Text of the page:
What happened to old Paramus Barnes & Noble? Nonprofit starts new chapter at Rt. 17 site

PARAMUS — The old Barnes & Noble site on Route 17 opened a new chapter on Tuesday. New Concepts for Living, a nonprofit serving adults with intellectual and developmental disabilities, cut the ribbon on its state-of-the-art Achievement Center, about 15 months after the bookstore closed down after a 30-year run.

With staff, clients, family members and local and state officials there to celebrate, New Concepts inaugurated the 81,000 square-foot facility, which is about eight times the size of its former home in Rochelle Park. The building has dedicated space for life skills training, recreation programs, sensory rooms, health and wellness screenings and physical, occupational, behavioral and speech therapy.

CEO Steve Setteducati said the group will now be able to expand services to “many more adults in our state.” The nonprofit plans to renovate the Rochelle Park location and continue serving its communities there.

New Concepts for Living, a provider of comprehensive services for adults with intellectual and developmental disabilities, unveiled its state-of-the-art Achievement Center in Paramus on Tuesday.
New Concepts for Living, a provider of comprehensive services for adults with intellectual and developmental disabilities, unveiled its state-of-the-art Achievement Center in Paramus on Tuesday.

“Every participant will not only be well-cared for but also encouraged to reach his or her greatest potential,” said Setteducati.

For a chain store, the old Barnes & Noble had a dedicated following. Fans celebrated when it reopened on Black Friday at a new location, just up the highway at 634 Route 17 North, near the Fashion Center.

On Tuesday, its history was noted at its former location.

“You may not realize it, but this 81,000 square foot building once housed a Barnes & Noble,” said Dan Mihalinec, New Concepts’ director of facilities, to a packed “town hall” at the new center. Its auditorium was filled with photos of prominent Paramus landmarks including Van Saun County Park and local malls.

“Over the last year, it has undergone a complete transformation,” Milhanec said of the site.

New Concepts provides community residences, day programs and therapeutic and behavioral services for adults 21 and above. Individuals in its day programs and group homes include those with autism, cerebral palsy, Down syndrome, brain injuries, fetal alcohol syndrome and rare conditions like Williams, Prader-Willi and Rett syndromes.

The Achievement Center will host three distinct programs for those with low support needs, higher needs and people who are medically fragile, said Setteducati. These three groups will have dedicated sections of the building, something that hadn’t been possible in the smaller Rochelle Park site.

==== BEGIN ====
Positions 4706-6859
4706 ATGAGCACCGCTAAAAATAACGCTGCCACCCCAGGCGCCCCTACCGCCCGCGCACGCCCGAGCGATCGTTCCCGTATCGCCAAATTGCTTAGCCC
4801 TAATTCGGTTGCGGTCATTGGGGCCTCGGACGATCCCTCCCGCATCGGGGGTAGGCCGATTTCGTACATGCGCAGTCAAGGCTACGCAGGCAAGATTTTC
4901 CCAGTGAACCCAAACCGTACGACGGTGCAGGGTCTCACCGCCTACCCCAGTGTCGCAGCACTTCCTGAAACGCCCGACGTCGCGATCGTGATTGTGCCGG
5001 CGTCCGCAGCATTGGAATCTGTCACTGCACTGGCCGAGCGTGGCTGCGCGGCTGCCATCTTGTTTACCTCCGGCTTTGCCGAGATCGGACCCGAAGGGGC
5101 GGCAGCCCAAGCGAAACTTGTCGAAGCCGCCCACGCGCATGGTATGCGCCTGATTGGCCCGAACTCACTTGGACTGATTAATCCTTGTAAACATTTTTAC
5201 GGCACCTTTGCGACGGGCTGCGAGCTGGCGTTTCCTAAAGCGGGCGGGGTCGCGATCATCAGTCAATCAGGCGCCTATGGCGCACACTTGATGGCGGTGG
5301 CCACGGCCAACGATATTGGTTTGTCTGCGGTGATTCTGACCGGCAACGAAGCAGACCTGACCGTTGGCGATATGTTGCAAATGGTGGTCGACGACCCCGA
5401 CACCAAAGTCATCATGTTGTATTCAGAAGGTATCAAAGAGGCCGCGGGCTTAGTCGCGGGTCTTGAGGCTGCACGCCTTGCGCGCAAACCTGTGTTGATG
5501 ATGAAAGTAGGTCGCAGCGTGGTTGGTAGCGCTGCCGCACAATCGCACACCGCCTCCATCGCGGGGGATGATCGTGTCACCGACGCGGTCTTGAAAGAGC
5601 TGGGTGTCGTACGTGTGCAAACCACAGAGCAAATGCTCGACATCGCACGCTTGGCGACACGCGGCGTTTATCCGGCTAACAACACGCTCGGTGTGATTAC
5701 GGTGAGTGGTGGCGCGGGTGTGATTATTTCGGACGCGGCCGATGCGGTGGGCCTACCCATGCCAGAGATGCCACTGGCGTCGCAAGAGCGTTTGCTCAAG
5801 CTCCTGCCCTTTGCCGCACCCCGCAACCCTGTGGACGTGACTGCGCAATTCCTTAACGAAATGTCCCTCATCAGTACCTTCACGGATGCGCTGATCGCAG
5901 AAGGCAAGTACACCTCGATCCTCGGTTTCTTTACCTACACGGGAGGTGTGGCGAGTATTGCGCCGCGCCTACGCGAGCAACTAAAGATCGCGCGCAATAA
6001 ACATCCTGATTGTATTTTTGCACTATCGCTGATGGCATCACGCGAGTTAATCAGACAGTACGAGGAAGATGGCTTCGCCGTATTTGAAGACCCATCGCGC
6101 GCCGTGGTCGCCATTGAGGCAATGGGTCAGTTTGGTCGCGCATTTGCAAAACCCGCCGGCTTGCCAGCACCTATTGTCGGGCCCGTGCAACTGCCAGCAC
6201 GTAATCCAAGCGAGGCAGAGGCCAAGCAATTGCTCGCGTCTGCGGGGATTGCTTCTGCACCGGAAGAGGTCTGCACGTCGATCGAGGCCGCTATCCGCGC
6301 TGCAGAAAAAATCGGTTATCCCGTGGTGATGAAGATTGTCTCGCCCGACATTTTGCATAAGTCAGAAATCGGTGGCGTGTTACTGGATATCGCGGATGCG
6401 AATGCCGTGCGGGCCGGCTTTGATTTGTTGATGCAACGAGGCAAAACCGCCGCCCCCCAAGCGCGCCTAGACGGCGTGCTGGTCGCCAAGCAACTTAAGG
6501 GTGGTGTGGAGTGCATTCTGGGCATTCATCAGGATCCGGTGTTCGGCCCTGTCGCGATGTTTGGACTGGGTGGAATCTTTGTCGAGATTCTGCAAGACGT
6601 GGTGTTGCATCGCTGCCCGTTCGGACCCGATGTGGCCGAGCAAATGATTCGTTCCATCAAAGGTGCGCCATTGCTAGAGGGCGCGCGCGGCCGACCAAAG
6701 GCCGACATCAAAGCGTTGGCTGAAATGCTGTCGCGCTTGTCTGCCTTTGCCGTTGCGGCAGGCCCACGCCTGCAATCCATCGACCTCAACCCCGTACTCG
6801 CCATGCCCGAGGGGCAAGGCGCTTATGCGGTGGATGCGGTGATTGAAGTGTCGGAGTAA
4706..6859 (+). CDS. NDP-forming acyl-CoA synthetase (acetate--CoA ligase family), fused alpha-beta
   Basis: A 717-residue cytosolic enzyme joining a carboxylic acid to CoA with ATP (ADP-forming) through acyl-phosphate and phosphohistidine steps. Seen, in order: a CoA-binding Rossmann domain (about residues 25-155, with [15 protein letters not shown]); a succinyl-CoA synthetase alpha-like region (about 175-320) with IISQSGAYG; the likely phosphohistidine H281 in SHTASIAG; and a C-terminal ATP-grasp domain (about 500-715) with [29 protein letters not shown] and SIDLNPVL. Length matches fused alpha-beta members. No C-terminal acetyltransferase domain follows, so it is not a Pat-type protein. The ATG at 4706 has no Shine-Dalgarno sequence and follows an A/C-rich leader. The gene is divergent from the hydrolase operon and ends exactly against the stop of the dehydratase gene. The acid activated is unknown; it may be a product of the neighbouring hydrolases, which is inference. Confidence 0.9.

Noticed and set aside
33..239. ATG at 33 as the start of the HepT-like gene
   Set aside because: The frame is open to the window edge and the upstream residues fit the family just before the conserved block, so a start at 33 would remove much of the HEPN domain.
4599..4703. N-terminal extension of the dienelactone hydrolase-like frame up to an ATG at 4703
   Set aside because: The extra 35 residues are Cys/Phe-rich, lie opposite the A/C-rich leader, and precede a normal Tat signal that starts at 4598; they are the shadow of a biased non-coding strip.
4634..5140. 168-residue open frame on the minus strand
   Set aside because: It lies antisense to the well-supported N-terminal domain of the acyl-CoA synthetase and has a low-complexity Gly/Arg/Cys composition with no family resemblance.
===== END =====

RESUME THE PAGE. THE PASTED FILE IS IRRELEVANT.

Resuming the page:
The New Concepts For Living Achievement Center on Route 17. The popular Paramus Barnes & Noble closed on the site about 15 months ago.
The New Concepts For Living Achievement Center on Route 17. The popular Paramus Barnes & Noble closed on the site about 15 months ago.

With the support of the New Jersey Division of Developmental Disabilities, the nonprofit will offer vocational training and physical, occupational and speech therapy. “These offerings make this facility among the largest and most comprehensive programs” in the area for people with intellectual and developmental disabilities, Setteducati said.

With eight times the space, the group expects to more than triple the amount of people it serves in its first year alone. At Rochelle Park, the nonprofit was able to serve around 80 people in total. There is already a waiting list of 300 people to take part in the new Paramus facility.

Kim Catalfamo, the mother of an 26-year-old adult with cerebral palsy and other conditions, was at the ribbon-cutting. She said the New Concepts staff have always attended to her son Joey’s needs since he started using the group’s programs in August.

“I knew from day one of Joey’s cerebral palsy diagnosis that the more that he is exposed to life, [the more] his life will be his and a happy fulfilled one,” said Catalfamo. “When I found New Concept for Living, I had that gut feeling that they too had that same goal and outlook.”

Laura and Roy Voorhees of Dumont have also found that the New Concepts for Living programs were a blessing for their 28-year-old daughter Savannah, who is part of the medically fragile population. They began bringing her to a day program at the Rochelle Park site in January, finding that the staff were great to work with and paid attention to Savannah’s needs.

In one instance, a staff member noticed Savannah putting her hands in her mouth frequently and later recommended a toy to the family that might help with the issue, said Laura Voorhees. Behaviorists were able to pick up on things about Savannah that other daycares hadn’t before.

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The couple grew to trust the staff, deciding to also bring their daughter to a New Concepts group home for adults in Old Tappan.

Laura Voorhees was happy to hear the new Paramus space would allow for therapies to take place on-site and that there is a space specifically for medically fragile people like her daughter. While Savannah is unable to communicate verbally with them, her parents can tell she’s been having a great time when going to the day program and living in the group home.

“We’re so happy that she transitioned well and she’s happy, so we’re happy,” said Laura.

Stephanie Noda is a local reporter for NorthJersey.com. For unlimited access to the most important news from your local community, please subscribe or activate your digital account today.

Email: [email protected]

Twitter: @snoda11

This article originally appeared on NorthJersey.com: At closed Barnes & Noble in Paramus NJ, nonprofit starts new chapter

 

 

 

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